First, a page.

A team of scientists has named and described a new fossil spider species that lived between 11 and 16 million years ago in what is now Australia. The spider, named Megamonodontium mccluskyi, was found at the McGraths Flat in New South Wales, a popular fossil site. It’s the first-ever spider fossil found in the Barychelidae family.
Fossils of spiders are extremely rare in Australia — and they’re not that common in other parts of the world, either.
Soft-bodied creatures like spiders do not often fossilize. Usually, it is hard structures like bone that readily fossilize, so special conditions are needed to preserve a spider. Many of them are found encased in amber after getting stuck in tree resin, from which larger spiders would more easily be able to escape. This has made it particularly difficult for scientists to understand their evolutionary history, the researchers said.
“That is why this discovery is so significant, it reveals new information about the extinction of spiders and fills a gap in our understanding of the past,” Simon McClusky, the researcher who found the specimen, said in a news release. McClusky is a geospatial scientist who volunteers on paleontological excavations.
The closest living relative of this fossil lives in wet forests in Singapore and Papua New Guinea, McClusky said. This suggests that the newly found Megamonodontium mccluskyi spider would have lived in similar environments in mainland Australia but eventually became extinct as Australia shifted to having much drier weather.
An impressive spider
The McGraths Flat in Australia, the fossil bed in Australia where the new species was found, dates from the middle of the Miocene epoch — 11 to 16 million years ago. The site has very well-preserved specimens, including plants, insects, vertebrates, microfossils and now this spider. It’s also known for its iron-rich rock called “goethite.”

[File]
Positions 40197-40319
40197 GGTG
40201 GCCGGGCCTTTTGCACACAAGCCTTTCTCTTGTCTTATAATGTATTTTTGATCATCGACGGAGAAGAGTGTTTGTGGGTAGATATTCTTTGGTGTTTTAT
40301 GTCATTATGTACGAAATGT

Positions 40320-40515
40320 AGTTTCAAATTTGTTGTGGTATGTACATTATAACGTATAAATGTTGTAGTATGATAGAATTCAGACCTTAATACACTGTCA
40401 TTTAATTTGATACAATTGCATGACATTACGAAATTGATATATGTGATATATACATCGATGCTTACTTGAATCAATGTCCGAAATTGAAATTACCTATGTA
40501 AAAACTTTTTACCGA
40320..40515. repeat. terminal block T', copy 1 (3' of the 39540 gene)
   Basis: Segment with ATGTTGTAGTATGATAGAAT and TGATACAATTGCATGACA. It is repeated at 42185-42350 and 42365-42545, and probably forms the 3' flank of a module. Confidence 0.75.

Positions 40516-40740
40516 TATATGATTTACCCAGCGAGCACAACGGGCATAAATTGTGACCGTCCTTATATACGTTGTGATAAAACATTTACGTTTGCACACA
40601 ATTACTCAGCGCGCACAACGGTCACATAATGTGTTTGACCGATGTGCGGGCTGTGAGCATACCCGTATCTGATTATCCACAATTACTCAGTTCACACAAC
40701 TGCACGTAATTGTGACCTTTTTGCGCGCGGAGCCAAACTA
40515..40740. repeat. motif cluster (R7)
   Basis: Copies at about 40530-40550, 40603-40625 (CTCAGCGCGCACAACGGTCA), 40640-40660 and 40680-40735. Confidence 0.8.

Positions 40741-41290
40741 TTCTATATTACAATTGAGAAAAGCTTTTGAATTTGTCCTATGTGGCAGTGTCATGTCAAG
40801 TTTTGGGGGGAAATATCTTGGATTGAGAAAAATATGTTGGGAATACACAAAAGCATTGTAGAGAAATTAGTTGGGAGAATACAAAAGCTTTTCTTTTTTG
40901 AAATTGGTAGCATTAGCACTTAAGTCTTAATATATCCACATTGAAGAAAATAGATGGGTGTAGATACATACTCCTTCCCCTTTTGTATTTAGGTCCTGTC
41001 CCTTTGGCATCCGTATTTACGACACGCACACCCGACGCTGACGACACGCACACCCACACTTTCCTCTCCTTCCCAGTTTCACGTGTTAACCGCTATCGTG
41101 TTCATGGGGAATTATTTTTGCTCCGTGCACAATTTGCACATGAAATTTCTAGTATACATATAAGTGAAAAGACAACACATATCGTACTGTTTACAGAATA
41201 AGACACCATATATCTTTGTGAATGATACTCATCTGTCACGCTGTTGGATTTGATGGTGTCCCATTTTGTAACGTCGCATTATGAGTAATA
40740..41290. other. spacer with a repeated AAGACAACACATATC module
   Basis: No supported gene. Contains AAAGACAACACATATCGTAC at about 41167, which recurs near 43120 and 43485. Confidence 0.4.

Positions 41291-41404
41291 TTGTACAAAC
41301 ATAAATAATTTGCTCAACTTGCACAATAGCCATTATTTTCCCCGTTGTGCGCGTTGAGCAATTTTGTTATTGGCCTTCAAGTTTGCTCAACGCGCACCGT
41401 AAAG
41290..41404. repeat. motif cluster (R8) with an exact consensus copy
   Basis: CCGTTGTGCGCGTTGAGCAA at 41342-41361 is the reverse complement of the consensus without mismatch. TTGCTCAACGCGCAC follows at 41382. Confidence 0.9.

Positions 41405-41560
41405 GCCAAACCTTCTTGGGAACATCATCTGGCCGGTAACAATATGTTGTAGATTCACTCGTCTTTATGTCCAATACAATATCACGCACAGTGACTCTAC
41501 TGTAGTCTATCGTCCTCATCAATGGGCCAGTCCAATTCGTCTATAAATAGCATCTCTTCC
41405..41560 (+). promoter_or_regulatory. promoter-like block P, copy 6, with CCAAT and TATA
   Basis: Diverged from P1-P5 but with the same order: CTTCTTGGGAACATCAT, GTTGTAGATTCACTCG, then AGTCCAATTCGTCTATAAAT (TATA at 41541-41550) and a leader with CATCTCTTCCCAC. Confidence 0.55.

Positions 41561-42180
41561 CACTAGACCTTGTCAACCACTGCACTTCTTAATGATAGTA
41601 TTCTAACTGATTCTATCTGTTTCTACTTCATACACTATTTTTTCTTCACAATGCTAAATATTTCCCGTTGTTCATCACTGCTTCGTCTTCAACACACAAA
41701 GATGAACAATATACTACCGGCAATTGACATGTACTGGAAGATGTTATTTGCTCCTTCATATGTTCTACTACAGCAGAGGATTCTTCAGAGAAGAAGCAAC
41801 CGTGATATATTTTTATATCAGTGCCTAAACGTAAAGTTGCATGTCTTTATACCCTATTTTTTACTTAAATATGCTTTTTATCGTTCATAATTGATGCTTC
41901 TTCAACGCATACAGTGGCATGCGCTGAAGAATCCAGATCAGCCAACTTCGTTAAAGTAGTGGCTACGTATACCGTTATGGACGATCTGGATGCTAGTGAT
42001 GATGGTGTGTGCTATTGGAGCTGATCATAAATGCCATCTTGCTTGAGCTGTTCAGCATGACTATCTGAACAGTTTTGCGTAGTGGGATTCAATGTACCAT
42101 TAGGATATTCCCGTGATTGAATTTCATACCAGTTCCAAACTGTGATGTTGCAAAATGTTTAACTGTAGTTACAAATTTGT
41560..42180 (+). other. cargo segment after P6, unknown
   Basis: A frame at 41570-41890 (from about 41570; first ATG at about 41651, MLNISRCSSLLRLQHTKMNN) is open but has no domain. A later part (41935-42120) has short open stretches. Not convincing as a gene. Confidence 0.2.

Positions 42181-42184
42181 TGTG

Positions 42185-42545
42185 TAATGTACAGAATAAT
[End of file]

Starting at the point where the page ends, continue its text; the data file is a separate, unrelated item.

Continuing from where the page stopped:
In their study, the researchers used an advanced stacking microphotography method to inspect and scan the fossil. This revealed minute details of the claws and hair-like structures on the spider’s body and legs called setae. The fossil suggests a strong resemblance to the genus Monodontium, known as brush-footed trapdoor spiders.
It’s the first discovery of a fossil from the Barychelidae family. This spider family is known for its burrowing activity and can be found all over the world. Megamonodontium mccluskyi measures just a centimeter. This is small by modern standards, but larger than the other fossil spiders so far found.
“Not only is it the largest fossilized spider to be found in Australia but it is the first fossil of the family Barychelidae that has been found worldwide,” study author and arachnologist Robert Raven said in a news release. “There are around 300 species of brush-footed trapdoor spiders alive, but they don’t seem to become fossils often.”
The study was published in the Zoological Journal of the Linnean Society.